Gaza in­fil­tra­tor sets fire to green­house

The Jerusalem Post - - FRONT PAGE - • By ANNA AHRONHEIM

A Pales­tinian who suc­ceeded to in­fil­trate into Is­rael from north­ern Gaza is sus­pected of set­ting alight a green­house in the south­ern com­mu­nity of Ne­tiv Ha’asara in the Hof Ashkelon Re­gional Coun­cil on Fri­day af­ter­noon.

Ac­cord­ing to a state­ment re­leased by the mil­i­tary, the sus­pect had been iden­ti­fied be­fore cross­ing into Is­rael, and troops were dis­patched to the area fol­low­ing his in­fil­tra­tion.

The IDF at first said that fire was sus­pected of hav­ing bro­ken out in the green­house as a re­sult of a flash bomb that troops had fired while search­ing for the sus­pect. But fol­low­ing a pre­lim­i­nary in­ves­ti­ga­tion into the in­ci­dent, the mil­i­tary con­cluded that the in­fil­tra­tor was the one who set the fire.

Fire­fight­ing teams were called to the scene to ex­tin­guish the flames. There were no ca­su­al­ties.

The un­armed sus­pect was ar­rested by IDF troops about a kilo­me­ter from the com­mu­nity and trans­ferred to Shin Bet (Is­rael Se­cu­rity Agency) for fur­ther ques­tion­ing, the mil­i­tary said.

“The in­ci­dent is un­der in­ves­ti­ga­tion and the nec­es­sary lessons will be im­ple­mented,” read the state­ment re­leased by the IDF Spokesper­son’s Unit, adding that “IDF troops will con­tinue to act to pro­tect the com­mu­ni­ties in the area.”

Udi Dreilich, the owner of the green­house that was burned down, was quoted by Is­rael’s Walla! News as say­ing that the dam­age was es­ti­mated to be in the hun­dreds of thou­sands of shekels and that he was wor­ried how the Gazan man­aged to in­fil­trate into Is­rael and get close to res­i­den­tial homes.

“All my equip­ment was in the green­house, the seeds for the crops are gone, and all the nets and ny­lon are burnt. I looked [at the dam­age] and it hurt my heart; it’s years of work,” he was quoted as say­ing. “The feel­ing that he man­aged to break through the fence and reach us is not good – it raises con­cerns. Our prob­lem is that if some­one man­aged to break through the fence, he could come to the com­mu­nity and carry out an at­tack. An hour ear­lier my work­ers were there and it could have end dif­fer­ently.”

Ac­cord­ing to KAN pub­lic broad­caster, the man had in­fil­trated into Is­rael many times be­fore.

With news of the in­fil­tra­tion, res­i­dents of Ne­tiv Ha’asara ex­pressed con­cerns about the in­ci­dent. In the morn­ing, North­ern Bri­gade com­man­der of

the South­ern Com­mand Col. Avi Rosen­feld met with res­i­dents to ex­press the IDF’s com­mit­ment to se­cur­ing the area.

“We are here, and we will learn what is needed from the in­ci­dent,” he said.

With the an­nounce­ment of the Pales­tinian in­fil­tra­tion into the moshav, they ex­pressed con­cern about the de­te­ri­o­ra­tion of events. “The feel­ings are very dif­fi­cult,” said Re­vi­tal Fuld, who lives in the moshav. “We are very afraid – es­pe­cially be­cause it’s al­ready been done reg­u­larly, our week­ends are tough, the kids do not stop ask­ing ques­tions and we have to find an­swers we do not have.”

Ear­lier on Fri­day, a Pales­tinian was killed by an Is­raeli sol­dier af­ter the IDF said that the man threw an ex­plo­sive charge at IDF forces guard­ing the bor­der fence and into Is­rael. The Gaza Health Min­istry said that 28-year-old Rami Qamhan was crit­i­cally wounded af­ter be­ing shot in the neck east of Khan Yu­nis dur­ing protests along the Gaza se­cu­rity fence.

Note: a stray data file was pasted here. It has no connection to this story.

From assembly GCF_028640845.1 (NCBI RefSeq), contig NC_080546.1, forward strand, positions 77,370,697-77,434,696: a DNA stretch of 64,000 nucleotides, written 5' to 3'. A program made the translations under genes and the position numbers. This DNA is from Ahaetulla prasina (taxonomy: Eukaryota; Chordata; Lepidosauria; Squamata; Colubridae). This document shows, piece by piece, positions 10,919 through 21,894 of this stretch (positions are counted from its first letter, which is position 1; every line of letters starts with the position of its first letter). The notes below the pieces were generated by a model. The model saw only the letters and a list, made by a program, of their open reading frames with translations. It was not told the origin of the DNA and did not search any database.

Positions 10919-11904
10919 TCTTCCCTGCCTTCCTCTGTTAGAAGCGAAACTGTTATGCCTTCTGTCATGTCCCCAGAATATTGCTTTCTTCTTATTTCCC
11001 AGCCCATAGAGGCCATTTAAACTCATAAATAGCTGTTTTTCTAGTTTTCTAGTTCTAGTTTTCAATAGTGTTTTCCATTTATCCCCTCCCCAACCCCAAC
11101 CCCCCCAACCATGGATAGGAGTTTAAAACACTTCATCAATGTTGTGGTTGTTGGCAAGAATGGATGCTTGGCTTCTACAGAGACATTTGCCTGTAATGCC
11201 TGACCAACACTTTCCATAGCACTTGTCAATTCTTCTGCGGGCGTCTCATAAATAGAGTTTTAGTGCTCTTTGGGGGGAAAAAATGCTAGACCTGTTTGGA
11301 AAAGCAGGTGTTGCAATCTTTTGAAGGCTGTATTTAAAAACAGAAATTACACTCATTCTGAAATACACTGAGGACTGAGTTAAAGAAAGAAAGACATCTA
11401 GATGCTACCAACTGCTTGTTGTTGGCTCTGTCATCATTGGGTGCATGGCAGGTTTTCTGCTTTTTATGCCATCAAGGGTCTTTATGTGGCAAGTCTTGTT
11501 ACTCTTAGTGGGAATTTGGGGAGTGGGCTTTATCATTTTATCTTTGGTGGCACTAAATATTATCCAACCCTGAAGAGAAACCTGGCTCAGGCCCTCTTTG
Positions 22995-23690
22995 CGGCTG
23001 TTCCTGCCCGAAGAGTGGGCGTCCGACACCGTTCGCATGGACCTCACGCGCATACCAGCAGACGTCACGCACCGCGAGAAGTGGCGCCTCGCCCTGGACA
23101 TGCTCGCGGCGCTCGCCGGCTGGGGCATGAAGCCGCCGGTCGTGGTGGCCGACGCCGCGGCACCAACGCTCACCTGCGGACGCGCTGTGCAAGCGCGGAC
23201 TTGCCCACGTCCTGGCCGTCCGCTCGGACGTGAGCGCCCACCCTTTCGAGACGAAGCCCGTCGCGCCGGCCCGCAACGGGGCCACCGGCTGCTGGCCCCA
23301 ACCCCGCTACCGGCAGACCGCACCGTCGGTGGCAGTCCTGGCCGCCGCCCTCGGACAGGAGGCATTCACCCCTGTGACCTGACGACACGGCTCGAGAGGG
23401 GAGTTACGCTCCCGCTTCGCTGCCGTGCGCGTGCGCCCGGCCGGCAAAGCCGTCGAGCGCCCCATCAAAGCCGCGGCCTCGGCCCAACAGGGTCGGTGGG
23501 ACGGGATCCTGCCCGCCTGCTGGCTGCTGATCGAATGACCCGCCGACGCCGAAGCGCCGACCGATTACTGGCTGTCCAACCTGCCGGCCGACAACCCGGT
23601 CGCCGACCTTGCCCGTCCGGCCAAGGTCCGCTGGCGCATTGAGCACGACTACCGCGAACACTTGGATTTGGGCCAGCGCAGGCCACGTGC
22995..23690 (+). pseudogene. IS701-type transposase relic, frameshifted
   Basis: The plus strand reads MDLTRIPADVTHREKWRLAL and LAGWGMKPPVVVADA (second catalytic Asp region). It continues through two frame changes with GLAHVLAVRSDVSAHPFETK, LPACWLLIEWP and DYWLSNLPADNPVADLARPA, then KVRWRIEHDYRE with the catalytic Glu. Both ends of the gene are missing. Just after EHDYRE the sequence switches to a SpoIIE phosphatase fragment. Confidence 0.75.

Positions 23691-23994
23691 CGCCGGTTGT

Two oth­ers were ar­rested for cutting the fence and en­ter­ing Is­rael.

An­other 37 Gazans were in­jured by IDF fire dur­ing the protests, which saw the par­tic­i­pa­tion of some 12,000 Pales­tini­ans.

The vi­o­lent ri­ots along the Gaza se­cu­rity fence, which be­gan in March, have led to 221 Pales­tini­ans be­ing killed, ac­cord­ing to Pales­tinian Health Min­istry fig­ures. It has also led to fears of an­other mil­i­tary op­er­a­tion against Ha­mas to re­store the quiet seen in the four years since the end of Op­er­a­tion Pro­tec­tive Edge.

Dur­ing the protests on Fri­day af­ter­noon, Qatar rep­re­sen­ta­tive to Gaza Mo­hammed Al-Emadi’s con­voy was pelted with stones by a group of Pales­tini­ans while he was vis­it­ing one of the “March of Re­turn” cam­paign protest sites on the Gaza bor­der. No one was hurt in the in­ci­dent.

The in­ci­dent came af­ter $15 mil­lion in cash was trans­ferred to Ha­mas to pay the salaries of civil ser­vants. The money, given by Qatar, was trans­ferred in three suit­cases in a heav­ily guarded ve­hi­cle in the block­aded coastal en­clave on Thurs­day.

Emadi said that Doha would con­tinue trans­fer­ring $15 mil­lion a month for salaries and stipends for needy fam­i­lies over the next six months, and an­other $10 mil­lion would be al­lo­cated to­ward elec­tric­ity.

Dur­ing Fri­day’s protests, Ha­mas chief Yahya Sin­war de­nied re­ports that the group had reached any agree­ments with Is­rael, and said that any­one who says that “there is a deal or un­der­stand­ings with the oc­cu­pa­tion is not telling the truth.”

Nev­er­the­less, he said that Ha­mas is work­ing with Egypt, Qatar and the United Na­tions “in or­der to lift the block­ade on Gaza.”

Ac­cord­ing to a re­port on Satur­day in the Le­banese news­pa­per Al Akhbar, Qatar and Is­rael have also agreed to a sea pas­sage be­tween Cyprus and the Gaza Strip, which would be mon­i­tored by in­ter­na­tional forces un­der Is­raeli se­cu­rity su­per­vi­sion.

Is­rael has re­port­edly re­quested to have phys­i­cal pres­ence at the sea route, while Ha­mas has re­quested sur­veil­lance by cam­eras and in­ter­na­tion

al in­spec­tors, sim­i­lar to •


A GREEN­HOUSE in the south­ern com­mu­nity of Ne­tiv Ha’asara is to­tally de­stroyed af­ter it was set on fire by a Pales­tinian who in­fil­trated Is­rael from the Gaza Strip on Fri­day.

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